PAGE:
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If you’re looking for a new career with a company that pays well, learning how to code might be for you. But with the upfront investment that continuing education requires, you might be wondering, “Can you get a student loan for coding bootcamps?”
Fortunately, it’s likely you’ll be able to find a loan to finance your coding bootcamp. Plus, some bootcamps offer income-share agreements, wherein you pledge a percentage of your salary to the school for a specified number of years after you graduate. Considering software engineers, web developers and their peers tend to make high salaries, this approach could be a smart way to finance your program and jumpstart your career.
If you’re trying to figure out if you can get student loans for a coding bootcamp so you can learn to code and increase your earning potential, we highlight six strategies to help you with your decision.
Can you get a student loan for a coding bootcamp?
A coding bootcamp is an intensive training program for web or software developers. Coding schools like Bloc, the Flatiron School and General Assembly, for example, prepare you for a high-earning career in just months. Upon graduation, you’ll be ready for an entry-level job as a coder.
But since many bootcamp programs are run by private, for-profit organizations, they typically aren’t eligible for federal financial aid, including student loans.
However, there are other ways to get a student loan for a coding bootcamp, or finance your program through an alternative method.
Here are six strategies to consider:
1. Research payment plans
Some schools offer tuition payment plans for students. Bloc, for example, allows you to break up your payments over the course of several months, rather than paying everything at once. Bloc also offers extensions, if needed.
You’ll still have to find the cash on your own, but buying more time gives you a chance to save up, seek out scholarships or apply part-time job earnings to your cost of attendance.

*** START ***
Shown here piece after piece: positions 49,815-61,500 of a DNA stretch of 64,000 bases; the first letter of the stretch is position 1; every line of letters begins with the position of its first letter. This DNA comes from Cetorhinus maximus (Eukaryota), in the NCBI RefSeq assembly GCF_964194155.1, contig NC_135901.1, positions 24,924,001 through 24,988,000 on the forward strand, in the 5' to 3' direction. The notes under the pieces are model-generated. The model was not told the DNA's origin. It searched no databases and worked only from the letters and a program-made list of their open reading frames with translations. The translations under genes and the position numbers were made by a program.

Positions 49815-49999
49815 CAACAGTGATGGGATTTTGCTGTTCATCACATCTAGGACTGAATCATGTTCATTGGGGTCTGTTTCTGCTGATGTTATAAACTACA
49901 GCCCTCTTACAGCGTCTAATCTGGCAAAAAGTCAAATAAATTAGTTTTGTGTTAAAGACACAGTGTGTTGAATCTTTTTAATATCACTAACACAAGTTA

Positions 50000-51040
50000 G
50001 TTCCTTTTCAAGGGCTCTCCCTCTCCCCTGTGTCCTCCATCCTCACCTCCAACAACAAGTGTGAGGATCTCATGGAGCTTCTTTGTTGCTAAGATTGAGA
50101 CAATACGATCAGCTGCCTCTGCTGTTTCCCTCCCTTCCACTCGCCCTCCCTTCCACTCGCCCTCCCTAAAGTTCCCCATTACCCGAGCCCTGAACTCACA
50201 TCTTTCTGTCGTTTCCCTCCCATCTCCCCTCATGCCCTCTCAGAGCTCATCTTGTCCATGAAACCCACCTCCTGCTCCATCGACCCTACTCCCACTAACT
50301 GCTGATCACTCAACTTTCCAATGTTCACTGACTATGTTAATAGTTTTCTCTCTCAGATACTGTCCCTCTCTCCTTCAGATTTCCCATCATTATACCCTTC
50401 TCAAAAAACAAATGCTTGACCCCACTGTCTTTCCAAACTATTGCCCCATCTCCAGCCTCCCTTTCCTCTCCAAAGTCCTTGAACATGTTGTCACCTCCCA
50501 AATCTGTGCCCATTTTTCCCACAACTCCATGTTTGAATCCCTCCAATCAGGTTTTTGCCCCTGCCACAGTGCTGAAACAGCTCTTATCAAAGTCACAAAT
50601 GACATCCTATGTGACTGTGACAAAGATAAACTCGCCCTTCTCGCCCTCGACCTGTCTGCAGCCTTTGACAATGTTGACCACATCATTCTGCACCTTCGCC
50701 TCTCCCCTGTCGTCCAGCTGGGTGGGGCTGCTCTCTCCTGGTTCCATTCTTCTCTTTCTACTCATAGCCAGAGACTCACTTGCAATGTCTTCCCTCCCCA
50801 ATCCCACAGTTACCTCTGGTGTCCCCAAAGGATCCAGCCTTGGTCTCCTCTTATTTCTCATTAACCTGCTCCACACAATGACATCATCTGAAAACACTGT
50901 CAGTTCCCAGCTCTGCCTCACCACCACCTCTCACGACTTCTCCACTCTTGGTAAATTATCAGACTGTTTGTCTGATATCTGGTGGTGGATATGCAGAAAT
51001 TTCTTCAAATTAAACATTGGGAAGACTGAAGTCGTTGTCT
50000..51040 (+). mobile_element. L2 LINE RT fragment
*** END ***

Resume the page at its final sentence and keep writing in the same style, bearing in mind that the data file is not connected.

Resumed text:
2. Research the federal EQUIP program
In 2016, the Department of Education announced the launch of the Educational Quality through Innovation Partnerships (EQUIP) program.
EQUIP is a pilot program that allows students — in particular, those from lower-income backgrounds — to qualify for federal financial aid to pay for nontraditional education programs, like coding bootcamps.
Students who qualify for EQUIP can access all forms of federal aid, including student loans and grants. As a lower-income student, you could receive a Pell Grant for coding bootcamp.
After graduation, you could take advantage of federal aid benefits, such as income-driven repayment (IDR) plans for federal student loans and even loan forgiveness programs.
To get financial aid, make sure you complete the Free Application for Federal Student Aid (FAFSA). The FAFSA for coding bootcamps is the same as the application for aid for regular schools.
You can learn more about programs that qualify for EQUIP via the Department of Education.
3. Take out a private student loan
If you don’t qualify for federal financial aid, another way to pay for school is to take out a private student loan.
Many traditional banks and financial institutions do not let borrowers take out student loans for nontraditional programs, but there are now lenders who cater specifically to coding bootcamp students. Some lenders, like Earnest, even work directly with coding schools.